2014 is in full swing, and it’s the perfect time to revisit your budget. Good budget management skills are absolutely critical to increasing any tour operator and activity provider’s revenue.

Not only will a budget tell you whether you can afford your fixed costs, but you’ll know if there’s room to invest in a new employee or piece of technology.

Here are 3 budgeting essentials for tour operators that will help maximise revenue:

1. Know Where Your Money is Being Spent

You need a solid reference point before you can think about the results you want to achieve. To do that you need to know how many customers you need to cover your costs and make a profit.

First of all you need a budgeting report which lists your:

  • Fixed costs which don’t depend on business activity eg. rent
  • Variable costs which change according to your business activity eg. wages
  • Income ie. forecasted income and other revenue that you are expecting
  • Actual costs ie. difference between budgeted figures and actual numbers

Taking a close look at it during regular intervals will make sure you’re prepared for your future operating goals.

2. Monitor and Manage Your Profit & Loss

Was the budget in line with your actual numbers? If your answer is no, then you need to document why you think your actual numbers varied from the budgeted figures:

  • Timing-related ie. the estimated result is expected to happen at some point in the future
  • Permanent ie. the estimated result probably won’t happen

If it’s a loss, what can you do to stop the problem from recurring? If it’s a gain, how you can capitalise on the opportunity?

If your budget is tight, there are some basic costs you can cut, like company travel and lunches out. However, you might learn that you need to restructure the pricing of your services. Which brings us to our next point.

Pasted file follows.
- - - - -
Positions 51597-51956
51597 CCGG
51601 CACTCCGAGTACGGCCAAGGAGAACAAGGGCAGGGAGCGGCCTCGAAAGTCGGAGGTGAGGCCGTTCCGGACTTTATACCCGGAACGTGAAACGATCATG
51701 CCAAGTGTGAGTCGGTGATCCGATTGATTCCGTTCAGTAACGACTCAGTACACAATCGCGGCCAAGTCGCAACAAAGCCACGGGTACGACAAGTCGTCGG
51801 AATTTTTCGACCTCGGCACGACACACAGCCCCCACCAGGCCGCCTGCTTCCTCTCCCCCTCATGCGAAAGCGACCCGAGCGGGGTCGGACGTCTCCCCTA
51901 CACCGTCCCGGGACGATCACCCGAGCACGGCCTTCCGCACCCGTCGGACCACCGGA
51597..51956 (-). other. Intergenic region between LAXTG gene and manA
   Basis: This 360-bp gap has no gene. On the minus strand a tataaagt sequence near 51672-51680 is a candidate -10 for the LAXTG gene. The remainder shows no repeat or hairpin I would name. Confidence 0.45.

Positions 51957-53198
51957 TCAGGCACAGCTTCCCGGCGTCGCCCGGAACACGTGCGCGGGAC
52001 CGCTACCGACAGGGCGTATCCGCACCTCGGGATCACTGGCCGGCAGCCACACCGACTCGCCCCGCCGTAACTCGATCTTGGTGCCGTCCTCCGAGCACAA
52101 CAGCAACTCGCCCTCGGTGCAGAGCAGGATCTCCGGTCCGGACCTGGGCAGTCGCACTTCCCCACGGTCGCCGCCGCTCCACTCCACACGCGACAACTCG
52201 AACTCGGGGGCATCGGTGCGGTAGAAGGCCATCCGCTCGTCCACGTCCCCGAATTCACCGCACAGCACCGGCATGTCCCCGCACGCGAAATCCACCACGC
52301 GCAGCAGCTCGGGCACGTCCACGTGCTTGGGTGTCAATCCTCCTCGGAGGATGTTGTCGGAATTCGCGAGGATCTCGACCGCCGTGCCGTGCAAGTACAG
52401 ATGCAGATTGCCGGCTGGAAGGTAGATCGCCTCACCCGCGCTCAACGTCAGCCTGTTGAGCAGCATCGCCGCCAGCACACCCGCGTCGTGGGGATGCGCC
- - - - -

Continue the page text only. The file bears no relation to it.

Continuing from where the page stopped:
3. Choose the Right Pricing Strategy

As a tour operator, it’s important to know that each product you have is profitable. So you shouldn’t think of having just one fixed cost for your products. Instead, you should think about what pricing strategies you can use to maximise your revenue:

  • Seasonal pricing.This is the most common type of yield management strategy being used in the tour and activity sector. However, you should think beyond just ‘high’ and ‘low’ season. Take a look at your demand over the past few years, and assess whether you need more than just 2. You may end up with 3 or 4.
  • Day of week pricing. Do you have different demand for your products depending on what day of the week it is? Then bump up your prices on those popular days, because customers who can make it on quiet days will be quick to take advantage of the cheaper pricing. That means you can increase your total sales on your busy days.
  • Time of day pricing. The same is true for time of day. If you rent out kayaks and your peak hours are 10am-4pm, hire out your kayaks at $40 per hour rather than your $15 per hour price at 8am.
  • Last minute pricing. This can be good only if you have some way to quickly advertise and distribute your last minute price to the public, or your agents. Otherwise people who happen to walk in at the last minute would get your lower price by chance when they would have been happy to pay full price.

The final piece of the puzzle is managing the commission you’re willing to give to your agents. Make sure you include this in your pricing strategy so that you’re not losing money.

One of the major problems with agent management is not having an online booking system like Rezdy in place that manages your commission automatically.

To see it in action, take a free trial by clicking on the link below:

[hs id=”cbf39995-f3b1-4a6e-8292-f62dbf0b2063″]


By continuing to use this website you agree to the use of cookies according to our privacy policy and terms.